As a preeminent American literary figure, Edgar Allan Poe is widely known for his tales of horror and the macabre. Less well known about Poe is his place in literary history as inventor of detective fiction, his contributions to the emergence of science fiction, and as editor of a textbook on conchology (The conchologist’s first book). It is through his work as science fiction writer that Poe found his way into Fantastic more »
As the month of March winds down, the Smithsonian Libraries (SIL) honors Women’s History Month by celebrating women pioneers in the field of air and space.
To take a leap of faith is to jump without knowing how one will land, either physically or metaphorically. For some, purposefully jumping from a plane and placing full faith in the parachute strapped to one’s back would constitute such a leap. Imagine the level of faith involved when jumping from a balloon when the technology of the parachute had yet to be perfected and often animals were sent in lieu of more »
In the early 20th century, few things excited the public more than the development of mechanized flying machines. Whether aircraft or dirigible, these machines were documented in the specialized and popular literature of the day. The Smithsonian Libraries is committed to digitizing its special collection of rare books and journals on the invention and growth of aviation. Many of the tiles we’ve scanned and digitized to date are accessible through the Internet Archive.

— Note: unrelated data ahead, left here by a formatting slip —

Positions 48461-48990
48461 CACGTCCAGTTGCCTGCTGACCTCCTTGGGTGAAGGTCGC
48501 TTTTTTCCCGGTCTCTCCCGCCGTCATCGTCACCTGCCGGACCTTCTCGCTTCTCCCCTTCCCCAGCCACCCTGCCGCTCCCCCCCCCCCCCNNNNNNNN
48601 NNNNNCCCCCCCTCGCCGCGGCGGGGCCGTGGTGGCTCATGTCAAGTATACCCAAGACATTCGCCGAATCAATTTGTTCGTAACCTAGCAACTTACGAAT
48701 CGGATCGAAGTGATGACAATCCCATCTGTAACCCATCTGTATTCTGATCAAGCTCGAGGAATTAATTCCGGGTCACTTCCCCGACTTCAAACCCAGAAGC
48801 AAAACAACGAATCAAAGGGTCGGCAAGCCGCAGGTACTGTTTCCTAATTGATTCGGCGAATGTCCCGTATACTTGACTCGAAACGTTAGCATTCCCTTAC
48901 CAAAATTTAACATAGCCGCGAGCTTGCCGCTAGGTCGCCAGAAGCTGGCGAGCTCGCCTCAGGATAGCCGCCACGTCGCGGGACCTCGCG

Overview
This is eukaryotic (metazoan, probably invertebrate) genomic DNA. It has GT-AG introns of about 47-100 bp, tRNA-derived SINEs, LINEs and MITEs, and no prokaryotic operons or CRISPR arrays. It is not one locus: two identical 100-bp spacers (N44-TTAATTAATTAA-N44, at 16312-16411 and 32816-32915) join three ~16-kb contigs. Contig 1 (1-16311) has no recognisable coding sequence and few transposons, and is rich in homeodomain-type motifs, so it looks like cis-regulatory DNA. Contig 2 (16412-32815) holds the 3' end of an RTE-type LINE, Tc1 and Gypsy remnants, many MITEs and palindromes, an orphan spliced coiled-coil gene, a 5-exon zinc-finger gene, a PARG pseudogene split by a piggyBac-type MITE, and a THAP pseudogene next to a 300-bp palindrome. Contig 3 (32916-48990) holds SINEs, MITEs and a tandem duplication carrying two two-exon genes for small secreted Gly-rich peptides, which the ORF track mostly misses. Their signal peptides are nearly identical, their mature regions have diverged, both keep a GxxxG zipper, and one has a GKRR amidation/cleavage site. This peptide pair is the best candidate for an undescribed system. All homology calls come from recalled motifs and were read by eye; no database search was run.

Researchers have indicated that the Windsock Datafiles are an excellent reference for anyone interested in World War I aviation.
Henry Ford Museum and Greenfield Village, Dedication of the Wright brothers home and shop in Greenfield village, Dearborn, Michigan, April sixteen, nineteen hundred thirty-eight., 1938? Taking to the Skies: The Wright Brothers and the Birth of Aviation: On December 17, 1903, the Wright brothers were the first men in history to make powered, sustained and controlled flights in an airplane. The machine, engine and propellers were all of their own design and construction. It was bitterly cold that morning and a gusty 27 mile-per-hour wind scoured the sand dunes. It seemed unsafe to try their flying machine but Orville and Wilbur Wright decided to start from the level ground before their camp. As was typical of all of their efforts, the Wright brothers carefully and methodically made their preparations. The Flyers: In Search of Wilbur and Orville Wright. Adams, Noah. New York: Crown Publishing Group, 2003. Inventing Flight: the Wright Brothers and Their Predecessors. Anderson, John David.Baltimore, MD: Johns Hopkins University Press, 2004. Gentleman Amateurs: An Appreciation of Wilbur and Orville Wright. Bernstein, Mark more »
Did you know that the National Air and Space Museum Library (NASM) collects historical children's books on aeronautical themes? Yes, there are picture books and juvenile readers about balloons and planes and pilots nestled on the same shelves with highly technical manuals on rocketry and legal documents about the inventions of the Wright brothers, amid the other treasures of the Ramsey Room. And why not? Looking at children's books, you can see how quickly interest in aeronautical inventions spread among the American public. For the young readers of these books, flying was not just an adventure or a novel way to travel, but a new profession that they could realistically hope to enter someday. They could imagine themselves to be inventors, or pilots, or intrepid world travelers, and if they were hard-working, smart, and resourceful they could even succeed and prosper in this exciting new age. This entrepreneurial spirit was embodied by the Stratemeyer Syndicate, an agency that specialized in commissioning and ghost-writing mystery and adventure stories for children in the first more »
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